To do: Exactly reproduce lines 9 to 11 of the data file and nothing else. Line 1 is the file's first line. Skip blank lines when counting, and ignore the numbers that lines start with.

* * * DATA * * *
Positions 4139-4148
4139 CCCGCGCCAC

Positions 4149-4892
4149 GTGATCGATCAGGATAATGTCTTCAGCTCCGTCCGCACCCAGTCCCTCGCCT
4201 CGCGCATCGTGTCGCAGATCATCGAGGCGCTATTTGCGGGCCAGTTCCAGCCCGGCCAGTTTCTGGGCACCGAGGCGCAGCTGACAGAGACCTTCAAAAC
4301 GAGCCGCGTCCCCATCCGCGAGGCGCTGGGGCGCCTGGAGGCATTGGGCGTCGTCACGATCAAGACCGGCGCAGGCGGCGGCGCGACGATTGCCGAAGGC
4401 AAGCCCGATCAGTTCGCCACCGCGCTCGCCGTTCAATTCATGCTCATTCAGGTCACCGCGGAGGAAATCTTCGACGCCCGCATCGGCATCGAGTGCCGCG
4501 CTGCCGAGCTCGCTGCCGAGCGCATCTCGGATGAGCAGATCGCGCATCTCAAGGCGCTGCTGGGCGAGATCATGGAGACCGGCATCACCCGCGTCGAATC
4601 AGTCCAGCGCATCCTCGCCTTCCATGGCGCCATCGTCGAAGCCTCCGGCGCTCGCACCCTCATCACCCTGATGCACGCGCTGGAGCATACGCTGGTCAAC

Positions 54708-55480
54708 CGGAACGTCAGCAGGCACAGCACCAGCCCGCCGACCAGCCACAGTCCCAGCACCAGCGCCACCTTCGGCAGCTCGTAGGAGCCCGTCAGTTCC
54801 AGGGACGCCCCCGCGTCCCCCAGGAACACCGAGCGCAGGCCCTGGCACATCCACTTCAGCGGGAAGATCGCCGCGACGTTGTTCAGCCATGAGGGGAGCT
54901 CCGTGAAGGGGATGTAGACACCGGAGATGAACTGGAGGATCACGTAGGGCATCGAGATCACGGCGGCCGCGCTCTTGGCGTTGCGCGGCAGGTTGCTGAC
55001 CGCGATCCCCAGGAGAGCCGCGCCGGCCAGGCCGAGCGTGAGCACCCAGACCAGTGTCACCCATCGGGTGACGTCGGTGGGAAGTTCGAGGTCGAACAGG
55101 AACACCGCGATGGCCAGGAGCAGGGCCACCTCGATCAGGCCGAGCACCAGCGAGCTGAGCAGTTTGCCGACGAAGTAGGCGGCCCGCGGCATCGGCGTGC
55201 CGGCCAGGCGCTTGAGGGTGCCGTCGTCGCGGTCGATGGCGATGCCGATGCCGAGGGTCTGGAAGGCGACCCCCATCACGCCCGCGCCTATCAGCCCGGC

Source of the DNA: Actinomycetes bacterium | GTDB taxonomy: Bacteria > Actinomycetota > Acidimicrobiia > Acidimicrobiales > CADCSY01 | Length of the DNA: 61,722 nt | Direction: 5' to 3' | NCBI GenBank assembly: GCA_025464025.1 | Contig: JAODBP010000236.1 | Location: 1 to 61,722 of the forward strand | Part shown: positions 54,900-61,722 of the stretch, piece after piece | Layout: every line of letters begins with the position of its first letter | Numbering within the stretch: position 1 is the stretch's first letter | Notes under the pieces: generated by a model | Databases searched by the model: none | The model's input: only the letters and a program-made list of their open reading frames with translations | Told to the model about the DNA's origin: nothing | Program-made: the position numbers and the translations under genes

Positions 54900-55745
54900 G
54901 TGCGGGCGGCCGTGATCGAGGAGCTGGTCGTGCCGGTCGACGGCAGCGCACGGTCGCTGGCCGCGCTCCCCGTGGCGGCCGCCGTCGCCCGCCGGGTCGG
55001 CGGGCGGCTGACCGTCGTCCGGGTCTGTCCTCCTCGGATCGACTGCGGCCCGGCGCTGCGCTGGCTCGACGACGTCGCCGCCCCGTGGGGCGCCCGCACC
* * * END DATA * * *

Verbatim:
4601 AGTCCAGCGCATCCTCGCCTTCCATGGCGCCATCGTCGAAGCCTCCGGCGCTCGCACCCTCATCACCCTGATGCACGCGCTGGAGCATACGCTGGTCAAC

Positions 54708-55480
54708 CGGAACGTCAGCAGGCACAGCACCAGCCCGCCGACCAGCCACAGTCCCAGCACCAGCGCCACCTTCGGCAGCTCGTAGGAGCCCGTCAGTTCC